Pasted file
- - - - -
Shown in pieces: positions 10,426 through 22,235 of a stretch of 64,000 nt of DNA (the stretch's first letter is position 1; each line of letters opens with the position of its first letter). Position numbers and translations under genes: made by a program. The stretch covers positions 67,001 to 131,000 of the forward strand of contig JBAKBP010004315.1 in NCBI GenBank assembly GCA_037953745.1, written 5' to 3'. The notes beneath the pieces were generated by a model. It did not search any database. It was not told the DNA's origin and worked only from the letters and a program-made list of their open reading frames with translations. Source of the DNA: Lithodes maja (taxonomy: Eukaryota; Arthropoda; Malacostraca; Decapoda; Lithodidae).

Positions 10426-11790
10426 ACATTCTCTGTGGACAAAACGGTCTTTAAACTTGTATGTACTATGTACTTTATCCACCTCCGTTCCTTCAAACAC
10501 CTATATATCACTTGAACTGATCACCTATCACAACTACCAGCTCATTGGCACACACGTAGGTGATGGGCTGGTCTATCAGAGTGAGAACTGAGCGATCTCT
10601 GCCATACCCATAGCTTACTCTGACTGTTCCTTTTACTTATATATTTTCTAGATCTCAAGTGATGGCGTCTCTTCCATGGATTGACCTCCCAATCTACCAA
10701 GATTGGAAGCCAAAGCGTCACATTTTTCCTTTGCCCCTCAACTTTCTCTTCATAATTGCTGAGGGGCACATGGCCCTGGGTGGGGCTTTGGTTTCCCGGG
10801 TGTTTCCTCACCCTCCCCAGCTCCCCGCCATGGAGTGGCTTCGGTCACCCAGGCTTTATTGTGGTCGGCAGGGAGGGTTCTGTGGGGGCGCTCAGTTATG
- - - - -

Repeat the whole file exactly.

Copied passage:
Shown in pieces: positions 10,426 through 22,235 of a stretch of 64,000 nt of DNA (the stretch's first letter is position 1; each line of letters opens with the position of its first letter). Position numbers and translations under genes: made by a program. The stretch covers positions 67,001 to 131,000 of the forward strand of contig JBAKBP010004315.1 in NCBI GenBank assembly GCA_037953745.1, written 5' to 3'. The notes beneath the pieces were generated by a model. It did not search any database. It was not told the DNA's origin and worked only from the letters and a program-made list of their open reading frames with translations. Source of the DNA: Lithodes maja (taxonomy: Eukaryota; Arthropoda; Malacostraca; Decapoda; Lithodidae).

Positions 10426-11790
10426 ACATTCTCTGTGGACAAAACGGTCTTTAAACTTGTATGTACTATGTACTTTATCCACCTCCGTTCCTTCAAACAC
10501 CTATATATCACTTGAACTGATCACCTATCACAACTACCAGCTCATTGGCACACACGTAGGTGATGGGCTGGTCTATCAGAGTGAGAACTGAGCGATCTCT
10601 GCCATACCCATAGCTTACTCTGACTGTTCCTTTTACTTATATATTTTCTAGATCTCAAGTGATGGCGTCTCTTCCATGGATTGACCTCCCAATCTACCAA
10701 GATTGGAAGCCAAAGCGTCACATTTTTCCTTTGCCCCTCAACTTTCTCTTCATAATTGCTGAGGGGCACATGGCCCTGGGTGGGGCTTTGGTTTCCCGGG
10801 TGTTTCCTCACCCTCCCCAGCTCCCCGCCATGGAGTGGCTTCGGTCACCCAGGCTTTATTGTGGTCGGCAGGGAGGGTTCTGTGGGGGCGCTCAGTTATG